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posted on 28 February 2016

Early Headlines: Farewell Al Jazeera America, Hillary Crushes Bernie In So. Carolina, G20 Appeals For Fiscal Action, No Winner In Ireland, Syria Cease Fire Holds And More

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Early Bird Headlines 28 February 2015

Econintersect: Here are some of the headlines we found to help you start your day. For more headlines see our afternoon feature for GEI members, What We Read Today, which has many more headlines and a number of article discussions to keep you abreast of what we have found interesting.



  • Goodnight, and good luck (Al Jazeera) This is a fairwell essay by Al Jazeera, the global news organization which is shutting down its American operations. Econintersect: We will miss this news organization which we found to been one of the most unbiased reporters of news to Americans.

  • G20 draft communique says monetary policy alone cannot bring balanced growth (Reuters) A draft of the G20 communique seen by Reuters on Saturday says that monetary policy alone cannot bring balanced growth, as global finance leaders meet in Shanghai to try to agree on confidence-building measures for the world economy. The communique repeats previous pledges from G20 finance ministers not to engage in competitive currency devaluations, but adds a mention of the risk a "potential UK exit from the European Union" would pose to the world economy. At the same time the draft suggests that markets' recent ructions have been overreactions to economic anxieties that do not reflect economic fundamentals. Econintersect: What does "monetary policy alone cannot bring balanced growth" mean? There us only one other policy arena, fiscal policy. The suggested implication is that austerity policies need to be examined.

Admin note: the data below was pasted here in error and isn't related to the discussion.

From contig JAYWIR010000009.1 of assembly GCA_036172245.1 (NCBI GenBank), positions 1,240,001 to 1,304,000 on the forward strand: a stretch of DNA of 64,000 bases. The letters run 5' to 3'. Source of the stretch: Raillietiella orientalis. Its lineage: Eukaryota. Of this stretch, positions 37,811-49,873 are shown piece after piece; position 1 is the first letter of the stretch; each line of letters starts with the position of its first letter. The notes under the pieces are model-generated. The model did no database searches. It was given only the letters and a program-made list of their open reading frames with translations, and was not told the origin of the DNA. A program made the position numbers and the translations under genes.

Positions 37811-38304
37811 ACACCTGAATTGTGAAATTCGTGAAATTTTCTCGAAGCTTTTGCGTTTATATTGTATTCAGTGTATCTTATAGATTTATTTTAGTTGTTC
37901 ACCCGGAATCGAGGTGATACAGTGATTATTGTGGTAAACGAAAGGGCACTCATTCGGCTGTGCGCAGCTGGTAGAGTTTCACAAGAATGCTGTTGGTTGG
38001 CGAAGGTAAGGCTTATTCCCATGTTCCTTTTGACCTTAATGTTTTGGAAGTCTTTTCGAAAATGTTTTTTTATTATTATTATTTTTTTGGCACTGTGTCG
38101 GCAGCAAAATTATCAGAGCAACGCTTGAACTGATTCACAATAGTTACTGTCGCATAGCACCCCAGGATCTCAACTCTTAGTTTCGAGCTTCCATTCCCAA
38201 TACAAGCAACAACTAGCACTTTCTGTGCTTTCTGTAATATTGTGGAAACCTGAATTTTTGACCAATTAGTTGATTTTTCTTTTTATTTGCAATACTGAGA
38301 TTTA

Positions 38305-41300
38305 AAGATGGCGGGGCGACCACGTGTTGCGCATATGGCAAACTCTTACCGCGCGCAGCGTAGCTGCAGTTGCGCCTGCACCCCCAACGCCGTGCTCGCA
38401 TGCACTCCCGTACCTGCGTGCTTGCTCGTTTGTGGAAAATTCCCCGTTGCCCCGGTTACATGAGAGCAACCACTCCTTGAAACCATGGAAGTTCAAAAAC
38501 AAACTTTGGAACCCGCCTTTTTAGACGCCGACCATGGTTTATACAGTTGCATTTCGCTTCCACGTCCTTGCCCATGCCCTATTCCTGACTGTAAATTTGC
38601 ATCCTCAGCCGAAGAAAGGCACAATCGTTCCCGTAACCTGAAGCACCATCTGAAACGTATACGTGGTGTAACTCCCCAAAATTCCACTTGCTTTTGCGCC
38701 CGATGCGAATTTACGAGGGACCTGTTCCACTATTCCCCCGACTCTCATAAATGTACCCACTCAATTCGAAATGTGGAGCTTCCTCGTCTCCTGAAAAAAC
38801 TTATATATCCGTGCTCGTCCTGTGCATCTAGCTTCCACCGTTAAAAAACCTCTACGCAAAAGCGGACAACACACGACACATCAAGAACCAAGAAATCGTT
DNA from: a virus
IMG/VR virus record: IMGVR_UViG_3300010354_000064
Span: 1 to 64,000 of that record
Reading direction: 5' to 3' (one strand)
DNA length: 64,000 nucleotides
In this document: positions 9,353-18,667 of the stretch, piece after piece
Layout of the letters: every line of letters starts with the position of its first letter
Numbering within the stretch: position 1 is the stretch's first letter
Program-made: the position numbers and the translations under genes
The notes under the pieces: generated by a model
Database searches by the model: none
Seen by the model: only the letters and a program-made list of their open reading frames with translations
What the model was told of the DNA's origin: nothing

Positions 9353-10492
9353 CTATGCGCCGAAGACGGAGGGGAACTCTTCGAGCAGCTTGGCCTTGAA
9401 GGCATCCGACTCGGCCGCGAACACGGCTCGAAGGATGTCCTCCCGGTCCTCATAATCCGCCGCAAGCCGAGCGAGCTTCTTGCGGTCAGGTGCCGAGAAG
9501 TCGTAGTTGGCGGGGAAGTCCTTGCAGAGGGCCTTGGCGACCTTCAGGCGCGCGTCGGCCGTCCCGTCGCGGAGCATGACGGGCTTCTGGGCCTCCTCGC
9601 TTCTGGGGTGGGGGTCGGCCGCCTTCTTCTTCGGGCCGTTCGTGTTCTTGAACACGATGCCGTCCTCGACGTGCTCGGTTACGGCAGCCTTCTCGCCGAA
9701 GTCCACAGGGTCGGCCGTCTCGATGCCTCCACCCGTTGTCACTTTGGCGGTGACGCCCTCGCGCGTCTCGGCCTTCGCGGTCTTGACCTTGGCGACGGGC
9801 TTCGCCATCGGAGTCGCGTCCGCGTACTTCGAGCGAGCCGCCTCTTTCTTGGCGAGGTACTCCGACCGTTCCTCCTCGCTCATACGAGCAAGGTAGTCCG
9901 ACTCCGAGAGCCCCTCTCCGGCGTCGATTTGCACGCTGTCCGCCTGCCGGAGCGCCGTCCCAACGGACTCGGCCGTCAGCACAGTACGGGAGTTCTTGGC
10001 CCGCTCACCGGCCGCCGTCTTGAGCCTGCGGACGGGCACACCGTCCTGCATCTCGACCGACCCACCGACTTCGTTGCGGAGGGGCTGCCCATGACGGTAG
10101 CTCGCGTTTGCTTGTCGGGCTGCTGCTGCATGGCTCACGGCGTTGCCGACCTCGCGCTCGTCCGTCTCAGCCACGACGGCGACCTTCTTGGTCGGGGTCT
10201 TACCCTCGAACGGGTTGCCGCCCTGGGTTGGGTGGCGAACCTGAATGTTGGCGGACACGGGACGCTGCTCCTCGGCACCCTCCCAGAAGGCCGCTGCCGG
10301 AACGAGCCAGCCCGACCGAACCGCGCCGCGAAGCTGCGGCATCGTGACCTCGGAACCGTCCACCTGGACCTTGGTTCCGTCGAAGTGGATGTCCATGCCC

• Clinton Regains Air of Inevitability With South Carolina Win (Bloomberg) Hillary Clinton's crushing win over Bernie Sanders in South Carolina restores the air of inevitability that surrounded her candidacy at the start -- and leaves Sanders grasping for a way to recover from a repudiation by voters of nearly every age, ethnic group and income level in the state. With 99% of the vote counted, it is Clinton 73.5%, Sanders 26%.

  • How low will interest rates go? (The Washington Post) Since Jan. 1, the average rate on a 30-year fixed mortgage has dropped from 4.01 to 3.62%, according to Freddie Mac. Mortgage rates have sunk to levels not seen in nearly a year and are close to their all-time low, prompting economists to reduce their forecasts for rates in 2016. But if you read this entire article the question in the headline is not answered.

  • More pain ahead for retailers as consumers stay cautious (Reuters) Discouraging results from three key U.S. retailers on Thursday underscored shoppers' reluctance to buy discretionary goods such as electronics and apparel, an indicator that consumer spending would remain muted this year. Electronics retailer Best Buy Co Inc, department store operator Kohl's Corp and Sears Holdings Corp all reported weaker-than-expected sales at stores open at least a year. A decline in stock markets, led by a slowdown in China, has prompted consumers to be more prudent with their discretionary incomes. Even with gas prices at multi-year lows, falling real median incomes have further tightened purse strings.